These "PIIGS" Aren't Flying... But Here's An Investment That Will

by Karim Rahemtulla

These "PIIGS" Aren't Flying... But Here's An Investment That Will

by Karim Rahemtulla, Advisory Panelist

Tuesday, February 9, 2010: Issue #1193

Spending: Out of control... Budget deficits: Surging... Real estate: Sinking like a rock...

Welcome to America, right?

Well, yes. But no. I'm actually talking about the so-called "PIIGS" - Portugal, Ireland, Italy, Greece and Spain. Back in December, I headed to Baltimore to give an interview about the trouble facing these countries as a result of the issues I just mentioned.

The investment "call to action?" Play the debacle by betting on downside for the euro currency.

Presto... the euro has tanked about 10% since that time - a huge move in the currency world. But I think it has even further to go - and more profit to dish out...

"PIIGing" Out... And Paying the Price

The PIIGS are choking on their own mud.

We've seen the global markets tank recently, partly due to a deepening economic crisis in Greece. Having borrowed massively in order to fund its socialist public spending agenda, the lack of discipline has finally caught up with them. The coffers have run dry and the country's budget deficit-to-GDP ratio is significantly higher than the low single-digit level mandated by the Eurozone. But Greece isn't alone...

Its fellow PIIGS are headed in the same direction, as tax revenue has collapsed, economic growth is stunted and the bills are due. With Greece's sovereign debt already downgraded, the others are in jeopardy, too.

Sounds very much like what we're going through in the United States, doesn't it? One basket case at a time, however!

And the fall guy for this crisis?

Crank Up the Printing Presses

Since it's the single common denominator for all these countries, the euro is bearing the brunt of the mess.

On a stand-alone basis, the euro is already overvalued vis-a-vis the U.S. dollar on a purchasing power basis. Question is: Does the Eurozone have the fortitude to stand up in the face of forced devaluation? Probably not, since standing pat would likely mean a full-on economic collapse of one of the member nations, or more - a scenario that would threaten the entire Eurozone pact.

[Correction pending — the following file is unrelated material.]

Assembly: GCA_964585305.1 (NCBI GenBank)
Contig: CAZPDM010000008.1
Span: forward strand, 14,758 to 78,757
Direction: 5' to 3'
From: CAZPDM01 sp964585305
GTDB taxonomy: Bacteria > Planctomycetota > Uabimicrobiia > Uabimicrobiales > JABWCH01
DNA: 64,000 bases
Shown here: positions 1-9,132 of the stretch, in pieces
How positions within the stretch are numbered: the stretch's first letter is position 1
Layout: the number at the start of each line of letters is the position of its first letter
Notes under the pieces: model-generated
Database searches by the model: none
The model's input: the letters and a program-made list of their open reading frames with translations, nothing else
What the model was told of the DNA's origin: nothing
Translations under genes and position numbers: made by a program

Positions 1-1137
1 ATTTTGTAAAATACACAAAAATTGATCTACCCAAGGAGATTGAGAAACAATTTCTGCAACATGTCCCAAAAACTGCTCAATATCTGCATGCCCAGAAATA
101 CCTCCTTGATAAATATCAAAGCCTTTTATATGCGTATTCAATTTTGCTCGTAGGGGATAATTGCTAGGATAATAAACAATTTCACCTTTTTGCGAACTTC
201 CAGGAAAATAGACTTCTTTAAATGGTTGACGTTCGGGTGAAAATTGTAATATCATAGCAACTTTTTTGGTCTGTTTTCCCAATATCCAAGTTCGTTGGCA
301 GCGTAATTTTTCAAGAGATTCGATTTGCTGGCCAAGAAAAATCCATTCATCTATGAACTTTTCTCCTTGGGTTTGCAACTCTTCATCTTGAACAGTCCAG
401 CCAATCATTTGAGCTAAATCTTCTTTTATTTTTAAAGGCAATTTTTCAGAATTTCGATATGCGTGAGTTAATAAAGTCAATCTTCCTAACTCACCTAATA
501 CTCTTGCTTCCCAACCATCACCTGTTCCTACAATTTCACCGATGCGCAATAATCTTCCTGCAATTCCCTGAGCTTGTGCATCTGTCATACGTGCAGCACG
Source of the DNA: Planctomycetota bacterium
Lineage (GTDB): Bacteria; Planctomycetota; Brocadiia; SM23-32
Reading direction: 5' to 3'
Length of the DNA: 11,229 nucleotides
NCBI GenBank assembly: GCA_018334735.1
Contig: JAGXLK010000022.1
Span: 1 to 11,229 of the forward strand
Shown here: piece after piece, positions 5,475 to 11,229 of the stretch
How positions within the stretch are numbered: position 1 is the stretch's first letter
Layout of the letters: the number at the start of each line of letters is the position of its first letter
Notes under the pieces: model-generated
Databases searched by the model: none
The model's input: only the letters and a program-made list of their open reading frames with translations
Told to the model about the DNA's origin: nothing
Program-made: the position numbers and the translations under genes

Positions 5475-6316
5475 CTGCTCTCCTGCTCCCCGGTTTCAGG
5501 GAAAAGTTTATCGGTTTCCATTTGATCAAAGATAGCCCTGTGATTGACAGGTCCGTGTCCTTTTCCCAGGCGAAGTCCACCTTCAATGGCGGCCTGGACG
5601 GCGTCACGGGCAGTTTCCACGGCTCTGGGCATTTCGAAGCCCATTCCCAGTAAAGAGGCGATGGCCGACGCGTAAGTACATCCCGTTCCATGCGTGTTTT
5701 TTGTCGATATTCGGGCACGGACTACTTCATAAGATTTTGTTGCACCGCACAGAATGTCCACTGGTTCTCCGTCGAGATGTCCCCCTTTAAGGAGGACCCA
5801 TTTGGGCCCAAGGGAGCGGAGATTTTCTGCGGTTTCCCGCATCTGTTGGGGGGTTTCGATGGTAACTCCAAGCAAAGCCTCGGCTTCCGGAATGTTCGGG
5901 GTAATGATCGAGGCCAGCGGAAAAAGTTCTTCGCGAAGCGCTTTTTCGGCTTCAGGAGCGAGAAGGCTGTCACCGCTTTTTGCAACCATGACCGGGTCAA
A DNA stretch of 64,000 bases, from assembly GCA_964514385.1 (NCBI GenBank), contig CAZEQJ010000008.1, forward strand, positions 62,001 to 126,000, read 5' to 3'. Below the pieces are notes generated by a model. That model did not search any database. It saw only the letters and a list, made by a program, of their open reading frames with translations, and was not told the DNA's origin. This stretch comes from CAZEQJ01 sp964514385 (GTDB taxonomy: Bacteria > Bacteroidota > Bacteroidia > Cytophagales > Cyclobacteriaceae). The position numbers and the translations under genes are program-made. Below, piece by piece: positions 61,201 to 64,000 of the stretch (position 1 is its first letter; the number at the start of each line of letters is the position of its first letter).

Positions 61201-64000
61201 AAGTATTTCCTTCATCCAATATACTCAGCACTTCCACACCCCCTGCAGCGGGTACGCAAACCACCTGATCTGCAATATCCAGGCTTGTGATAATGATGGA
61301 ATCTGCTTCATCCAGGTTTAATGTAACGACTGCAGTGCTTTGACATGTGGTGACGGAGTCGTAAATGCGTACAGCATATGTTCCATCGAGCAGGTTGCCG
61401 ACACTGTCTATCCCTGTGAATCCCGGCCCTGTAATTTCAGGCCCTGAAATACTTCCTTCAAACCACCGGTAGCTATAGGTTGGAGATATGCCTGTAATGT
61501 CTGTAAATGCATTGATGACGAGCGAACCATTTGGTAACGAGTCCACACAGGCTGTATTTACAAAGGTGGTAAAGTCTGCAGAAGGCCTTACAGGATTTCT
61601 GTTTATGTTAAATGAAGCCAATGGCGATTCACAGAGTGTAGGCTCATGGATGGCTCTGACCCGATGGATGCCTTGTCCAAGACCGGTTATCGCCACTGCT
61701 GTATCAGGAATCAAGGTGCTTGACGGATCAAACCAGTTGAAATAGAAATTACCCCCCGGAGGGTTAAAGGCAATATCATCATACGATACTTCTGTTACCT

Instead, the solution will most likely be many central banks' go-to option: Print more euros and bail the weaker sisters - a move that the market is currently foretelling.

So how can you play the scenario of the euro falling - and possibly heading towards parity with the greenback? (Bearing in mind, of course, that the United States has problems of its own that are hardly small.)

LEAPS: The Best Way to Play Euro Downside

If you're going to bet against the euro, you need to have my wits about you. That means not putting yourself in a position where you either have limitless risk, or need to invest too much in order to make a decent profit.

An excellent way to avoid this is by buying LEAP put options on the CurrencyShares Euro Trust (NYSE: FXE) - the ETF that represents the euro, which substantially limits your risk.

To refresh your memory, LEAPS are long-dated options, which give you the right (but not the obligation) to control the underlying shares.

So if the FXE moves lower, sooner rather than later, the LEAPS will rocket higher. If the FXE moves down gradually, you can still profit because these options give you plenty of time to wait for the move. And because FXE trades on the NYSE like a regular stock, you don't need to use a currency futures account. It all can be done from your regular options account.

Furthermore, your entire risk is only what you invest in the trade - no one's going to come knocking at your door, asking you to pony up more cash. If you sold FXE shares short, however, your risk would be potentially limitless. So why bother when LEAPS are much more attractive?

Here's my advice:

~ Pick a level that you think the euro will go to and pull up the options chain for FXE puts. For example, a trade on the euro falling to $1.30 (it's at $1.36 today) would cost about $7 per contract ($700 per 100 shares under control), requiring a move to $1.24 within two years to break even. A move to parity would net you a nice gain of around four times your investment.

Good investing,

Karim Rahemtulla

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